Kevin Great. I wanted to talk to you about tooth care because a lot of people who get into the raw food diet have specific teeth issues that may arise. What are some of the challenges that people face? What are some of the things that you’ve done to kind of help reverse some of that?
Dr. Graham: Tooth care, it’s an interesting thing. Long ago people asked me to write about diseases. I said, “You know, I don’t really write about diseases because diseases are all pretty much the same. If you stop participating in the cause, the body won’t generate the symptoms.” Every individual disease, there’s thousands and thousands of human health conditions. I think it comes up the same with teeth. Oral hygiene and oral health is once again just one tiny aspect. It would be a shame if we were out there in the world telling people, “Look, we’ve got this diet. It’s the best diet in the world for everybody but it’s really terrible for your teeth.” Well that wouldn’t work. It turns out that the diet that we espouse is really wonderful for our teeth.
And obviously, but it still has to be said, because anybody that’s ever been to a dentist’s office has noticed that the dentist offices around the world are filled with people eating cooked food. So we can’t just look at raw food and say, “Raw food is really bad for your teeth because look what happens,” because we’re seeing the same thing happen on cooked food. At the same time we’re also seeing two other issues going on with our teeth that have to be at least allowed for. One is the fact, as disclosed in Pottinger’s Cat’s, that with every generation of cats eating a diet that was not species specific there was degeneration, both physical and physiological. In other words in the form and function and the design of the cat we saw decay.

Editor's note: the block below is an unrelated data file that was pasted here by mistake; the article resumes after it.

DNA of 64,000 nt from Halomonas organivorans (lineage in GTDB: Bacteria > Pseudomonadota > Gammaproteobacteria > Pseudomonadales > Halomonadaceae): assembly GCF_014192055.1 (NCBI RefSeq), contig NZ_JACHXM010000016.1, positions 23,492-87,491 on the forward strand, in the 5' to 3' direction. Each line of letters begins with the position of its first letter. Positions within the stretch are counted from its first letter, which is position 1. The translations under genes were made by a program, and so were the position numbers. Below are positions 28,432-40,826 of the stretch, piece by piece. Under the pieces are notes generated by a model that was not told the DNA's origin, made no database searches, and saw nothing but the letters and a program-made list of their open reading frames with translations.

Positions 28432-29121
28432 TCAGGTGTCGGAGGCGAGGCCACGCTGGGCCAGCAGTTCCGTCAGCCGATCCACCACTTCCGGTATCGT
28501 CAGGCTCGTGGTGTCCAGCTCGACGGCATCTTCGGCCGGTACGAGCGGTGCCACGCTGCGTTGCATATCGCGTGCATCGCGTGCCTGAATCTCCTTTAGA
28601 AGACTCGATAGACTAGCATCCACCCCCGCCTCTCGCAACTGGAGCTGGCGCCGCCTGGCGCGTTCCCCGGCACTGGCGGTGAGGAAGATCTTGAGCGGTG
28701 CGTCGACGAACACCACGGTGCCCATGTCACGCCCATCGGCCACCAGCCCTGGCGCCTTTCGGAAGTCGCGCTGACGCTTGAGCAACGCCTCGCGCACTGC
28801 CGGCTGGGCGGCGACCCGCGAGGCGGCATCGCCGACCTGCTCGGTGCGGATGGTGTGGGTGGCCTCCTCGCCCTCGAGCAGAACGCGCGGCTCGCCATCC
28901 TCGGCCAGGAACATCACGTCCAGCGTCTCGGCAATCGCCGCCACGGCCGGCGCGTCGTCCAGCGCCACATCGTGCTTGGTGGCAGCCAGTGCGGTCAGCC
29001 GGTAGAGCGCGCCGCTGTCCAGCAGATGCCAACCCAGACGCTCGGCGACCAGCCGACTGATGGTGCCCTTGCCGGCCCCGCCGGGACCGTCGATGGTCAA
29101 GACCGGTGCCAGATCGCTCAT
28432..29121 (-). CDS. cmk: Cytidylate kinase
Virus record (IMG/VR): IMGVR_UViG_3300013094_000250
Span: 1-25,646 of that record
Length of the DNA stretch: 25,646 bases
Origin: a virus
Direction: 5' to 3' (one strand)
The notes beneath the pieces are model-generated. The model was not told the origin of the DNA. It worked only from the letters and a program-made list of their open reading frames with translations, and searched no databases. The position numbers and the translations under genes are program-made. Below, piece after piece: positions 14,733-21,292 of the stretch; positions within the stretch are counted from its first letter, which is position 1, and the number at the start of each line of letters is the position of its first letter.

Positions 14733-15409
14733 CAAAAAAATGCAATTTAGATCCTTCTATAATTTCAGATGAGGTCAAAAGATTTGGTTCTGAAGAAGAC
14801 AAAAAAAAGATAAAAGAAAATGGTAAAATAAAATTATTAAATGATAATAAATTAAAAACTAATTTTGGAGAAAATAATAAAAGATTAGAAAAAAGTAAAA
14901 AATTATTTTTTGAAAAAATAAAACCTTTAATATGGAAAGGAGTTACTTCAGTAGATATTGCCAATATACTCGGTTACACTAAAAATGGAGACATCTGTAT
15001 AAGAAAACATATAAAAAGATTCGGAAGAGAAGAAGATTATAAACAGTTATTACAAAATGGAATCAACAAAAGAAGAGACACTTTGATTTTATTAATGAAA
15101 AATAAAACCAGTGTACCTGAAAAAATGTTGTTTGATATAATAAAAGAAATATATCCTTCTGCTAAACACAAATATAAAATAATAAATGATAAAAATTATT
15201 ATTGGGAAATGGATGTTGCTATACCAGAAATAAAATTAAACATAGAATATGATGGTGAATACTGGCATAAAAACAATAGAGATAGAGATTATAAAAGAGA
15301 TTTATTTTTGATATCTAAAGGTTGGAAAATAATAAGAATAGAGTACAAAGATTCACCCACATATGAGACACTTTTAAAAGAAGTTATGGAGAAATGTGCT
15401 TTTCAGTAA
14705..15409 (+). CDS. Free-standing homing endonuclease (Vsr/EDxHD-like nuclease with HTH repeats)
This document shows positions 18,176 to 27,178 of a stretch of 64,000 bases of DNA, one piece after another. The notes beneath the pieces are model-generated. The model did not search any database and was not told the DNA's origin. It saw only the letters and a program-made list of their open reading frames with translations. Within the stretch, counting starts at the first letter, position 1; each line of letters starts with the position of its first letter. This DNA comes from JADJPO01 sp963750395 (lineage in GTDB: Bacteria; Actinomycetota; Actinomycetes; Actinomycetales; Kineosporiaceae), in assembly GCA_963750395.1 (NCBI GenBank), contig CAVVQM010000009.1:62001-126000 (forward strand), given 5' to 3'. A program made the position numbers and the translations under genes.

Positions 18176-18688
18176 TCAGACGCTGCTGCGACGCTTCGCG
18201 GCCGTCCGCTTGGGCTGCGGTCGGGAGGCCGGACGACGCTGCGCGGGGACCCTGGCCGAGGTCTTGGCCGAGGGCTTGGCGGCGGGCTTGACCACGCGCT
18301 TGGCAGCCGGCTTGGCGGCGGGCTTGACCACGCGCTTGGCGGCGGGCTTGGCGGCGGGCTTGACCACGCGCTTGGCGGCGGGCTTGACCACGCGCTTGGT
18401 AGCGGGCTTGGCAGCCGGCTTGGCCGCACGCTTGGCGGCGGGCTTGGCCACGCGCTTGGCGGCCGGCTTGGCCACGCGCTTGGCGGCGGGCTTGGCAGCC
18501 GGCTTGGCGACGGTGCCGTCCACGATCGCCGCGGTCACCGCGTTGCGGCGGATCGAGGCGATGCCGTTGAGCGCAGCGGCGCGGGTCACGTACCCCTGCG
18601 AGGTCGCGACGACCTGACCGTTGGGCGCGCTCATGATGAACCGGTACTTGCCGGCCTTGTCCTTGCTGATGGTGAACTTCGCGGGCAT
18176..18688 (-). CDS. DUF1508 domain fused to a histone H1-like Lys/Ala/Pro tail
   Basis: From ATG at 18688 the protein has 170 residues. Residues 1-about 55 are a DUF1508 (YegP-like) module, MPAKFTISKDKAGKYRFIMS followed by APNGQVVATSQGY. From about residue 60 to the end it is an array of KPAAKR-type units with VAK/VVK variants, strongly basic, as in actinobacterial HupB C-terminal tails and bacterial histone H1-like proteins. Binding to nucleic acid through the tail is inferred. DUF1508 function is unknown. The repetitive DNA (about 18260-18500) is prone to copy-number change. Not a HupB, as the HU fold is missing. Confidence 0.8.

We notice in human anatomy that changes have happened. One of the big ones that happens with malnutrition over generations is a loss of what is called the broadness, a narrowing of the dental arch. So for instance, if I smile at you, you might see 8 or 10 teeth whereas someone with a broader dental arch would smile at you and you would see 12 teeth or 14 teeth. The broader the front of that arch is, the wider the horseshoe, effectively, that the teeth make, the more room there is for teeth. So we’re seeing an increase with each generation. We’re seeing an increase in the number of children who need orthodontic work because there simply isn’t enough room for the number of teeth that are coming in, so they start crossing over each other instead of sitting alongside of each other.
We have inherited not only this problem but several others, with the health of our teeth, before we ever went raw. Then we have these issues with going raw. One of them is that a lot of people go raw and have a really hard time staying raw, so they’re switching back and forth between cooked and raw, which doesn’t do our teeth a lot of good, especially the kinds of foods that tend to get cooked, because as you become aware on some level, cooked food is really sticky. It sticks to our teeth like crazy. If we’re going to eat food that sticks to our teeth and a bunch of sweet foods as well, we’re going to have problems. In fact, anything that sticks to your teeth is a problem. All cooked food is sticky, all dehydrated food is sticky to some degree, stickier than its fresh counterpart. Nuts and seeds are sticky, they’ve been dehydrated.